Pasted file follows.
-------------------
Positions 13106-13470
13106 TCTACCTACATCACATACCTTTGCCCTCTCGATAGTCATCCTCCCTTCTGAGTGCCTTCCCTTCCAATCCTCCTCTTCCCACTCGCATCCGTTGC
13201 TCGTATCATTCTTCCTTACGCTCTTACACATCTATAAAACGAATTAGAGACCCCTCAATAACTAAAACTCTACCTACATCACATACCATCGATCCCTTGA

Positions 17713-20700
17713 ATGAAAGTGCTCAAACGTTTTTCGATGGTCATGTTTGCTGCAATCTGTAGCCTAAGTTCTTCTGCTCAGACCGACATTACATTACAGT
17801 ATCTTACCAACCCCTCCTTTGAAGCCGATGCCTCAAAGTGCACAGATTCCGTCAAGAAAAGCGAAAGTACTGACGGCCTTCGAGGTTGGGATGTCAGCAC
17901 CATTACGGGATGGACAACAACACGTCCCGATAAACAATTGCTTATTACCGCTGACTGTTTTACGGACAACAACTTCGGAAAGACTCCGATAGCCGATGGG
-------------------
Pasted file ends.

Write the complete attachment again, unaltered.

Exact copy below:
Positions 13106-13470
13106 TCTACCTACATCACATACCTTTGCCCTCTCGATAGTCATCCTCCCTTCTGAGTGCCTTCCCTTCCAATCCTCCTCTTCCCACTCGCATCCGTTGC
13201 TCGTATCATTCTTCCTTACGCTCTTACACATCTATAAAACGAATTAGAGACCCCTCAATAACTAAAACTCTACCTACATCACATACCATCGATCCCTTGA

Positions 17713-20700
17713 ATGAAAGTGCTCAAACGTTTTTCGATGGTCATGTTTGCTGCAATCTGTAGCCTAAGTTCTTCTGCTCAGACCGACATTACATTACAGT
17801 ATCTTACCAACCCCTCCTTTGAAGCCGATGCCTCAAAGTGCACAGATTCCGTCAAGAAAAGCGAAAGTACTGACGGCCTTCGAGGTTGGGATGTCAGCAC
17901 CATTACGGGATGGACAACAACACGTCCCGATAAACAATTGCTTATTACCGCTGACTGTTTTACGGACAACAACTTCGGAAAGACTCCGATAGCCGATGGG